**Java Number Cruncher: The Java Programmer's Guide to Numerical ,** For sequences, uniform selection of a random element, a function to generate a returning a random float in [0.0, 1.0); by default, this is the function random(). list is in selection order so that all sub-slices will also be valid random samples. The end-point value b may or may not be included in the range depending on My goal is to generate a sequence of random float from a seeded random generator. The sequence should be the same on any machine / any compiler -- this rules out the use of std::uniform_real_distribution since it doesn't make that guarantee. Instead we have to create our own version of this, which we will be able to guarantee is portable / uses the same implementation on all platforms.

You could use brute-force rejection sampling by generating 16 random bytes and using it only if it's a valid float64 in `[0,1)`

. This approach should give you a normal distribution of all values in that range with performance not much worse than other strategies based on simple benchmarking.

For example (Go Playground):

import "math/rand" func randFloat64() float64 { for { f := math.Float64frombits(rand.Uint64()) if f >= 0 && f < 1.0 { return f } } }

If performance is critical then you could build an enormous lookup table containing only the valid numbers and choose a random location in the table. The table could be generated ahead of time in a similar fashion as above, by enumerating the bitfield and storing only valid numbers.

**Random Numbers Within a Specific Range,** Therefore, a random number generator can produce values that only appear to be generates random integer values that range over all the possible positive and Random. next Float () returns a uniformly distributed random float value The general contract of nextFloat is that one float value, chosen (approximately) uniformly from the range 0.0f (inclusive) to 1.0f (exclusive), is pseudorandomly generated and returned. All 2 24 possible float values of the form m x 2-24, where m is a positive integer less than 2 24, are produced with (approximately) equal probability.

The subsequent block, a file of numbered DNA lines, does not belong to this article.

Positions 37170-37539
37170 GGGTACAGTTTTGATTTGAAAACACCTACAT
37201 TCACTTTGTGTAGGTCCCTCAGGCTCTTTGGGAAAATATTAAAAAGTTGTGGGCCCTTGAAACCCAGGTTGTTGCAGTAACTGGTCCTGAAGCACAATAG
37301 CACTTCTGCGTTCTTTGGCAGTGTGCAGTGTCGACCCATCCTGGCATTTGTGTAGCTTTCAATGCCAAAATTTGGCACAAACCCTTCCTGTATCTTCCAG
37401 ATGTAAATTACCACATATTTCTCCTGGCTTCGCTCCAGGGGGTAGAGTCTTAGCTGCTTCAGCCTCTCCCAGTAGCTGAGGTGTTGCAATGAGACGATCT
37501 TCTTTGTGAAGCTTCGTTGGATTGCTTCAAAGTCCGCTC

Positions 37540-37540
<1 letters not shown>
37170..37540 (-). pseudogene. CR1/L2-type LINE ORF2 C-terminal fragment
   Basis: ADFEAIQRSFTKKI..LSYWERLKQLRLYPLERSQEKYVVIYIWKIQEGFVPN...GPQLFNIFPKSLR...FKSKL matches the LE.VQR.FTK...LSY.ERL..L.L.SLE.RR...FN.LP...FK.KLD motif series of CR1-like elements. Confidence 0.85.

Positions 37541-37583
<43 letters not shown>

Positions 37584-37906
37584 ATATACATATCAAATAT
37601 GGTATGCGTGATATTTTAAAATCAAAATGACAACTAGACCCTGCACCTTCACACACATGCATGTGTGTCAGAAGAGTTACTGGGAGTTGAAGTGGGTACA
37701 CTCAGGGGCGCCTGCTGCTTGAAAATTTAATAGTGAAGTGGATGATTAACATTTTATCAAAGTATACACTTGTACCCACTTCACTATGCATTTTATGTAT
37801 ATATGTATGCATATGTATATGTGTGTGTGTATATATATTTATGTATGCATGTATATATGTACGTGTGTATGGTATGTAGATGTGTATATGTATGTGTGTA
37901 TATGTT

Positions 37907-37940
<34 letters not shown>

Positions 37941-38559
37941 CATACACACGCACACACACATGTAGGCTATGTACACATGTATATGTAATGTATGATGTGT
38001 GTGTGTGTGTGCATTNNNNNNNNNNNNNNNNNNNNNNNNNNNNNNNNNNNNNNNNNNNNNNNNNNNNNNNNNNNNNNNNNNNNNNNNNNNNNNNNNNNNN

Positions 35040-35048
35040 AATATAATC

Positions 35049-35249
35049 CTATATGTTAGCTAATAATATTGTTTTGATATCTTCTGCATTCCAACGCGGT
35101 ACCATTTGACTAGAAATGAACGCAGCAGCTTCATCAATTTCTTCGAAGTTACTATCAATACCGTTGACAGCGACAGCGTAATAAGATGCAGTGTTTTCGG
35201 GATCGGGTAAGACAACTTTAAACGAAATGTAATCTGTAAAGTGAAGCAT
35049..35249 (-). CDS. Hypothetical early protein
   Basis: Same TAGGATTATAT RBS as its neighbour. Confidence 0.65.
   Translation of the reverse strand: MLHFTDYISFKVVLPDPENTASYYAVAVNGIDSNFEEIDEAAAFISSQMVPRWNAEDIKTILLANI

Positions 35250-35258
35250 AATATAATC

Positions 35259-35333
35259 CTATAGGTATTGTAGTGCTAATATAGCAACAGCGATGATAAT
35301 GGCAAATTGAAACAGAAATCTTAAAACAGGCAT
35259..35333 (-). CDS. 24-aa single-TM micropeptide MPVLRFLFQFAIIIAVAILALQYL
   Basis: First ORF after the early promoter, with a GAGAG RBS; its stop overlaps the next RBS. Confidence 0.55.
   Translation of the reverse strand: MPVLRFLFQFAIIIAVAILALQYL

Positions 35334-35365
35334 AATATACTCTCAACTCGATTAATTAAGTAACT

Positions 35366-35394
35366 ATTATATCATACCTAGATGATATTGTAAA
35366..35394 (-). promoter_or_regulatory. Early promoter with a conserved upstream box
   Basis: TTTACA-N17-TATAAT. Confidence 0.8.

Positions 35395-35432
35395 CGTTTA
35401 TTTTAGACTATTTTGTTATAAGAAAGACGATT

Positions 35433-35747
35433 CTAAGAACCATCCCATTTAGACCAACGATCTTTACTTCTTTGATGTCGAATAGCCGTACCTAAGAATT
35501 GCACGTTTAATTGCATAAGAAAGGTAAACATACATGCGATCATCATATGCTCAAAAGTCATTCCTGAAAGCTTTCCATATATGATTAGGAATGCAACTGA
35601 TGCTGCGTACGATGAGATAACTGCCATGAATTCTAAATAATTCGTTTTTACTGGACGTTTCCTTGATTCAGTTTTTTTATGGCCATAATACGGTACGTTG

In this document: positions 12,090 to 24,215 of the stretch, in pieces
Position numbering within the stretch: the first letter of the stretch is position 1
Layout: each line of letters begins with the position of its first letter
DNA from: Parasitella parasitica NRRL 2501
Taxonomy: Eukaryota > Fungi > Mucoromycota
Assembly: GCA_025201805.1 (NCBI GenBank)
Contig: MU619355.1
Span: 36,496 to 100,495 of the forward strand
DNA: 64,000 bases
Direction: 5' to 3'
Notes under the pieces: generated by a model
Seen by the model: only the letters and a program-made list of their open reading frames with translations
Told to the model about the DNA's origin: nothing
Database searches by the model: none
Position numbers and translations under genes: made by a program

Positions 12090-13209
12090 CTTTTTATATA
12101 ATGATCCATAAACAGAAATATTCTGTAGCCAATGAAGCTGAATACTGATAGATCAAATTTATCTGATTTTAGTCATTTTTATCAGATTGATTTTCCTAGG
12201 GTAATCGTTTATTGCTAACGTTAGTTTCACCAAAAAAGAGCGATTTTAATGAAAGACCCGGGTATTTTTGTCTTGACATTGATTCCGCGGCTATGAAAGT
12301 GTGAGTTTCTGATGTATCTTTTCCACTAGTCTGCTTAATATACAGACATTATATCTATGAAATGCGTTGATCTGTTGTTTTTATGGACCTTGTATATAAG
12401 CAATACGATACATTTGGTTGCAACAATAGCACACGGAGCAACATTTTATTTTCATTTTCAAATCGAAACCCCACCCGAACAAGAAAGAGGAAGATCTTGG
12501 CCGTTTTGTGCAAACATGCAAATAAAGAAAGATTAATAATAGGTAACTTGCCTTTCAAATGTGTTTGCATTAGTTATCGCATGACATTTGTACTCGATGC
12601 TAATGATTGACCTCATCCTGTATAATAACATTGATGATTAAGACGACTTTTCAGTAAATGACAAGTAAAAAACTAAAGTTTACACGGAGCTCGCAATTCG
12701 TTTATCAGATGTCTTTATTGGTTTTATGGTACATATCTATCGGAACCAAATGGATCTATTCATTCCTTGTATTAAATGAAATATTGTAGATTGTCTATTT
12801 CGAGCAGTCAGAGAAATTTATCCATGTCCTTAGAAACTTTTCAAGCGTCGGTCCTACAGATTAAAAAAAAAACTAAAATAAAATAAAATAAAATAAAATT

**Learn Java for Android Development,** This example shows how to create an array of random floating-point numbers returns normalized values (between 0 and 1) that are drawn from a uniform distribution. value by the width of the new range, (b – a) and then shift every value by a. Some combinations of a and b make it theoretically possible for your results Best approach, no crazed values, distributed with respect to the representable intervals on the floating-point number line (removed “uniform” as with respect to a continuous number line it is decidedly non-uniform): static float NextFloat(Random random) { double mantissa = (random.NextDouble() * 2.0) - 1.0; double exponent = Math.Pow(2.0, random.Next(-126, 128)); return (float)(mantissa * exponent); }

**Comp-Informatic Practices-TB-11-R1,** This explains why Math.random() generates a different sequence each time an uniformly distributed double precision floating-point value between 0.0 and 1.0 only 48 bits, this method will not return all possible 64-bit long integer values. Almost all module functions depend on the basic function random(), which generates a random float uniformly in the semi-open range [0.0, 1.0). Python uses the Mersenne Twister as the core generator. It produces 53-bit precision floats and has a period of 2**19937-1.

**Random (Java Platform SE 7 ),** random(). This function generates a random number from 0 to 1 such as This function can be used to generate pseudorandom floating point values. It takes no parameters and returns values uniformly distributed between 0 and 1 (including int x = random (); float f = (double) x / RAND_MAX; The algorithmic aw is more serious and harder to x. Generating random oating-point values by division makes it impossible to produce the vast major-ity of oating-point values in the range. Of the 230 representable oating-point values between 0.0 and 1.0, this method can produce only about 226